Preachers, theologians and the laity don’t interpret God in a box, nor do they use just scripture. Their views of economics, poverty, social justice, war, slavery, civil rights, feminism, sexuality and politics color the way they see God, and the way they see God affects the way they approach economics, poverty, social justice, war, slavery, civil rights, feminism, sexuality and politics. Turners addresses these factors as his chapters take us through America’s movement away from a Calvinistic God, mostly because of the influence of Methodist ministers. Already the American religious culture redefined God to be something significantly significantly different than their one forefathers.
Is this the God we should return to? Turner reminds us (again with thought provoking research) that at this time of American history we were still a country that supported slavery, which was backed up by some of our most revered, Christian-American heroes. From their perspective they had the Bible on their side. Turner explains, “How a Christian views and understands that Bible will dictate not only his or her worldview but, more importantly, how they interact with the worldviews of other people.” And this really does become a crux in the matter of knowing who God is, as our history with Him has been to subject to our interpretation of scripture. Again, Turner – “Much of America’s big God isn’t about God at all; it’s about the Bible. For many Christians, the Bible is God – the Word in Flesh, translated into English, and printed on pretty paper.” And yet, as we read our own history we have to face how many times our interpretation of Scripture (and thus our interaction with God) has changed over, and over, and over again.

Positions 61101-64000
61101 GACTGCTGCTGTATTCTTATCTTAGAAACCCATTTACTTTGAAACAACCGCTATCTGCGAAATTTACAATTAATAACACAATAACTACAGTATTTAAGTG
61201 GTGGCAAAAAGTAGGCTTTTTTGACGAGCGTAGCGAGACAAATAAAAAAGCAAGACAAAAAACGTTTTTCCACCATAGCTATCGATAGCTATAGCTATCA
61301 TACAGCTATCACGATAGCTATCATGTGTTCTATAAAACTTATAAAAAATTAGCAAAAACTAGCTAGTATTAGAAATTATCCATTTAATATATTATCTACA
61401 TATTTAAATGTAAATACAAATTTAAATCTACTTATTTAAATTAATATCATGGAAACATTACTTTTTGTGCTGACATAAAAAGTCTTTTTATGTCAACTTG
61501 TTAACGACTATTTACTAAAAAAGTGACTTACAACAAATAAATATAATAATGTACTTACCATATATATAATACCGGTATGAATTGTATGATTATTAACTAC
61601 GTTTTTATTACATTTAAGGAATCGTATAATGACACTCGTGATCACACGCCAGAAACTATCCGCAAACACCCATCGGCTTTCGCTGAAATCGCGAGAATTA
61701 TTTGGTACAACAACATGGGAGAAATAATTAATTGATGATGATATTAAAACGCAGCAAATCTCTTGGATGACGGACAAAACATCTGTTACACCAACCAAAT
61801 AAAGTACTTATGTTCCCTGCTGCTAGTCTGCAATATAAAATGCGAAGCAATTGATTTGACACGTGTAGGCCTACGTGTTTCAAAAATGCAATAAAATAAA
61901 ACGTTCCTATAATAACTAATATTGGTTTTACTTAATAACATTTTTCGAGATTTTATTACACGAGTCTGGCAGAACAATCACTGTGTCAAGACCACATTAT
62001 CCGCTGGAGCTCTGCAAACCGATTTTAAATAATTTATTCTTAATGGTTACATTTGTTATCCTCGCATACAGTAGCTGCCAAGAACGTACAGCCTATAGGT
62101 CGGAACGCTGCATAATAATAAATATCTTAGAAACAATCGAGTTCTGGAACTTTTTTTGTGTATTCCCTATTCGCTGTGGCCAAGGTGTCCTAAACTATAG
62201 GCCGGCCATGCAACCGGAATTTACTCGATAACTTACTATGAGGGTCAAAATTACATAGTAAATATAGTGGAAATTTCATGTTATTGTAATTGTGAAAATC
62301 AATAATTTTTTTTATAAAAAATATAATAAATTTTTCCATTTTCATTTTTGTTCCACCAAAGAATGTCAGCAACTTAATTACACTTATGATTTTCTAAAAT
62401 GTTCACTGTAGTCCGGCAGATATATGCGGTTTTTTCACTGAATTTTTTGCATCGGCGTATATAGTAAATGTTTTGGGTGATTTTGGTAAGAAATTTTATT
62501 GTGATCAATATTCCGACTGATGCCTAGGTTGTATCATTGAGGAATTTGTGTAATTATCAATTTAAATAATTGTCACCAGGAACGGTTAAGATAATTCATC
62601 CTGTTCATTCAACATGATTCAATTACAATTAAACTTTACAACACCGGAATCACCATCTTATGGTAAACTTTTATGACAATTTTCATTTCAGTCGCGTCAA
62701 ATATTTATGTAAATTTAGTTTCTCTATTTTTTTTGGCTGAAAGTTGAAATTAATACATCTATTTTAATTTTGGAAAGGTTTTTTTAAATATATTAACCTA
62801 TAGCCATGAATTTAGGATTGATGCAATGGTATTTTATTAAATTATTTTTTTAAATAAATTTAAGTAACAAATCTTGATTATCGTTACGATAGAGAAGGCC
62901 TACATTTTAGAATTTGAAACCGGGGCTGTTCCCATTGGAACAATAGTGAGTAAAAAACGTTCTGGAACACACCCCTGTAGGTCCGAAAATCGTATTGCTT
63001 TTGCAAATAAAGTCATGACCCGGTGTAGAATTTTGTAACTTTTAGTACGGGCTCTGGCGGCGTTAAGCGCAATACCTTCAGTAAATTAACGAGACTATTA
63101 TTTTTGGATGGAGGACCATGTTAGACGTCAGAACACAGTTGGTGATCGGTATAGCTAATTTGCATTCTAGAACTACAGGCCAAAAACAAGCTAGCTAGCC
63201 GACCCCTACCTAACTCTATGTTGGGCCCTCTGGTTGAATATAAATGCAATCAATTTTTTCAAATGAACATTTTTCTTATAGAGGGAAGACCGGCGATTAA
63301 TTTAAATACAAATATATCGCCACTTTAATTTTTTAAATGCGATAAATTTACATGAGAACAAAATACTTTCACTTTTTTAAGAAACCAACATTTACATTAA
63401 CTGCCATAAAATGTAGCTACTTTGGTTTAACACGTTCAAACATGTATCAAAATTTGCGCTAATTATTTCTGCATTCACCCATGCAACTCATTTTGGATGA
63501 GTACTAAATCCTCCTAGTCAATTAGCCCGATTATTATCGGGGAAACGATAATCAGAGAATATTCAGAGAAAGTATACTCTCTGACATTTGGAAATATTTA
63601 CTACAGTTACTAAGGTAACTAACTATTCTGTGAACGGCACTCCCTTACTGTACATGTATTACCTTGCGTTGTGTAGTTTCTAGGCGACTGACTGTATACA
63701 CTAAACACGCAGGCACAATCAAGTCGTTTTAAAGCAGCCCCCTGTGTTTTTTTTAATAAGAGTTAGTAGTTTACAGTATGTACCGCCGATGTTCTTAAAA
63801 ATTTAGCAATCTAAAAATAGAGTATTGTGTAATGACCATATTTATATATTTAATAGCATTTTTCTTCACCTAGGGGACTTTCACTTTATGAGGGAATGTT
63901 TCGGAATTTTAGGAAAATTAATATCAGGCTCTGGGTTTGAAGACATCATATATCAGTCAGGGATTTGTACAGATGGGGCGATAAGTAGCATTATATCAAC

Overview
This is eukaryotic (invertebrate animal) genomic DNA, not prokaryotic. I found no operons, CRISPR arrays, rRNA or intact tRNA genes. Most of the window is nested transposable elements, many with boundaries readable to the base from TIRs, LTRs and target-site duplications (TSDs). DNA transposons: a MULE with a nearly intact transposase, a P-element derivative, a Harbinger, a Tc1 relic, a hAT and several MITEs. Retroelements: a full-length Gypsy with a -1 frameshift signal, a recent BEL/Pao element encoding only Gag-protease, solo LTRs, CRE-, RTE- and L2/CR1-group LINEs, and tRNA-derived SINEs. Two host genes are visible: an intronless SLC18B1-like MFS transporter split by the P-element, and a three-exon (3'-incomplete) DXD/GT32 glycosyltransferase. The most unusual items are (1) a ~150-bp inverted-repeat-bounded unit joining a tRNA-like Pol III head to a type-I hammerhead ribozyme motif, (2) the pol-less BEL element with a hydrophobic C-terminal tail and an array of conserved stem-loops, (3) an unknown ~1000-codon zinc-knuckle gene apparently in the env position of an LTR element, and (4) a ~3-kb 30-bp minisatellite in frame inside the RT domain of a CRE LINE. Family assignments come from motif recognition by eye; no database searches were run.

And from there Turner takes us to the birth of evangelicalism, fundamentalism, and the marriage of religion with marketing and presentation. We get to see D.L Moody and Billy Sunday at their best, and at their worst.
He also addresses the impact that dispensationalism view of scripture made on our culture by Darby and Scofield. Even though this theology is so relatively new, the concept and resulting focus on the End Times, and the creation of the Rapture is in some American circules presented as having been as old as Noah himself. A good portion of my friends still view God, the world, the nightly news, and the happenings in the mid-east through the Scofield footnotes found in an authorized King James Bible.